Linked Glossary of Terms
(references to De Wijsbegeerte der Wetsidee, unless indicated. See concordance for correlation with pages in the New Critique. The concordance is in pdf format.)

act structure NC II, 114 fn.

In Dooyeweerd’s anthropology, there are four enkaptically interwoven individuality structures. The act-structure is the fourth and most encompassing. The act structure is founded in a lower structure qualified by feeling-drives in which the psychical aspect has not yet opened its anticipatory spheres (NC II, 114, ft.)

Thus the natural body form (lichaams-gestalte) is the (nodal) point of intertwinement between the various structures. (“32 Propositions on Anthropology,” (1942))

Dooyeweerd says that this anthropology is only for the temporal body, and not the supratemporal selfhood, which is the religious root of man’s temporal existence. In this religious root human life is still “undivided.”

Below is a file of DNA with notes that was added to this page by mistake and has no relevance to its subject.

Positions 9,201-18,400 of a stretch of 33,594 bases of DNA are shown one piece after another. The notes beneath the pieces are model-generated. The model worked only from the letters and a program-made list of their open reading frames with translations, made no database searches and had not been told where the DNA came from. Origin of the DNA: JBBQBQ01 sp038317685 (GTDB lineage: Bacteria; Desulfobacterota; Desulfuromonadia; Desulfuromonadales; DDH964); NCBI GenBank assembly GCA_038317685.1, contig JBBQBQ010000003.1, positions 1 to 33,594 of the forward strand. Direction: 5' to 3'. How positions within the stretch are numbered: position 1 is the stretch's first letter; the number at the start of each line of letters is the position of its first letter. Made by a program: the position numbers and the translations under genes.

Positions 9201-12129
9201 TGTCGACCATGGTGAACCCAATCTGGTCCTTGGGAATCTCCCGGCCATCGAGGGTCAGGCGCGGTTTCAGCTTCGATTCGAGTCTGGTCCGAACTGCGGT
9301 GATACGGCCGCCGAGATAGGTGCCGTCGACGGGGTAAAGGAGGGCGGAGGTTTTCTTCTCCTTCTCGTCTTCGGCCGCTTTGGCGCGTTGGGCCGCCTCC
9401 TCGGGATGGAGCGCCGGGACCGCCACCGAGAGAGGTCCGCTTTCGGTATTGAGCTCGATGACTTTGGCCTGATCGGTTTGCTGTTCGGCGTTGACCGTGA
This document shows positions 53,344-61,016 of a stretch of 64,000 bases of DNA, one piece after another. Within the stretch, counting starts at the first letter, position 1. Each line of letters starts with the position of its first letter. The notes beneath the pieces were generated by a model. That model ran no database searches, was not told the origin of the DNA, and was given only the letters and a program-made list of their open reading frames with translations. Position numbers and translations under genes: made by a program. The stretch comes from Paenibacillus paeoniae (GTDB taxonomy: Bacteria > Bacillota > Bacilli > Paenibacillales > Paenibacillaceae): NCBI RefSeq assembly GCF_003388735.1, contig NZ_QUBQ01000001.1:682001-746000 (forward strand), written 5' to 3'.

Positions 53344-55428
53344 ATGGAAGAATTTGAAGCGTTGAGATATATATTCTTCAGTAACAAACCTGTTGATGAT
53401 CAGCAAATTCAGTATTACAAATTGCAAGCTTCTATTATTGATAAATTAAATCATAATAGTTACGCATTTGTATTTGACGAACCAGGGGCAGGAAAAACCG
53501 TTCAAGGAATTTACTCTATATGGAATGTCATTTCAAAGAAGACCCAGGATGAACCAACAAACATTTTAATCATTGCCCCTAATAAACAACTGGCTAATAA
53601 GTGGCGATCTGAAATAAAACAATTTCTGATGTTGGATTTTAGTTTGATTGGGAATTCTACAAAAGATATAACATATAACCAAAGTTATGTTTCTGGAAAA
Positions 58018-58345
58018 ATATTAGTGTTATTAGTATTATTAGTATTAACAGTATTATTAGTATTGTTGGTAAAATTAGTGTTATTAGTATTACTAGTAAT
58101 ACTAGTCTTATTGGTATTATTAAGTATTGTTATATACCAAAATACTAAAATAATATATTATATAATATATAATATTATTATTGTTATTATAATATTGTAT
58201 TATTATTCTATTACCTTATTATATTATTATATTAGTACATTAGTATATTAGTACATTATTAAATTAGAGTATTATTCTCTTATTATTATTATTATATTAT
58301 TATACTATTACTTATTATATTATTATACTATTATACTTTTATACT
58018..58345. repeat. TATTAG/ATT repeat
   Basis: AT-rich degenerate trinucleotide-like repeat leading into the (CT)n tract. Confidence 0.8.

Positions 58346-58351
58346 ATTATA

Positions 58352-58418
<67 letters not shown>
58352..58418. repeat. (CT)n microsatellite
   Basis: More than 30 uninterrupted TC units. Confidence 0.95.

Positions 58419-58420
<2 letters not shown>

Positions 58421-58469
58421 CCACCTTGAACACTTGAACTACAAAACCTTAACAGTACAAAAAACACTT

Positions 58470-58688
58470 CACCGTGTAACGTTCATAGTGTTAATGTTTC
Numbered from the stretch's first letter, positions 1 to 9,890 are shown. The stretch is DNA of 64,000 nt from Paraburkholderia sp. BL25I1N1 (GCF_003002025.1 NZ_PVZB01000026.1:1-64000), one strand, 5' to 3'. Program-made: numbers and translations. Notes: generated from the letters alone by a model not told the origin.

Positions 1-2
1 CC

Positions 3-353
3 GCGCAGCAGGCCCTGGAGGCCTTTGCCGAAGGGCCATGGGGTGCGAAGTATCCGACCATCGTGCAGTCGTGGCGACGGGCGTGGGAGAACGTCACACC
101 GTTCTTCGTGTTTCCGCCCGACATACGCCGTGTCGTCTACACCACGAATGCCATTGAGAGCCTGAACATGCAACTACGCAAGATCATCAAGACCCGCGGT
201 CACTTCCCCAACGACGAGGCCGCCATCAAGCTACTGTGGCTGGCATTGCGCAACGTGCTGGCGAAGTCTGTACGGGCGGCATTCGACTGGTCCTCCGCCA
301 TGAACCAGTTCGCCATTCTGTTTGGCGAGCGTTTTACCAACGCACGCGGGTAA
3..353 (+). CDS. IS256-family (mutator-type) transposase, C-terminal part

Our acts come out of our supratemporal soul or spirit, but they function within the enkaptic structural whole of the body, by which man, under the guidance of normative viewpoints, intentionally [bedoelend] directs himself to states of affairs in reality or in our imagination, and then makes these states of affairs innerly his own [innerlijk eigen maakt] by relating them to his selfhood [ikheid]. The human act life reveals itself in the three basic directions of knowing, imagining and willing. (Reformatie en Scholastiek in de Wijsbegeerete, Vol. I, 137; cited by Verburg 266).

Verburg says that Dooyeweerd first outlined the act structure in an address on January 4, 1943, when he presented his “32 Propositions on Anthropology” to the Association for Calvinistic Philosophy. (Verburg 266). See De leer van den mensch in de W.D.W., Corr. Bladen 5 (1942).

Revised Sept 8/07; dec 23/16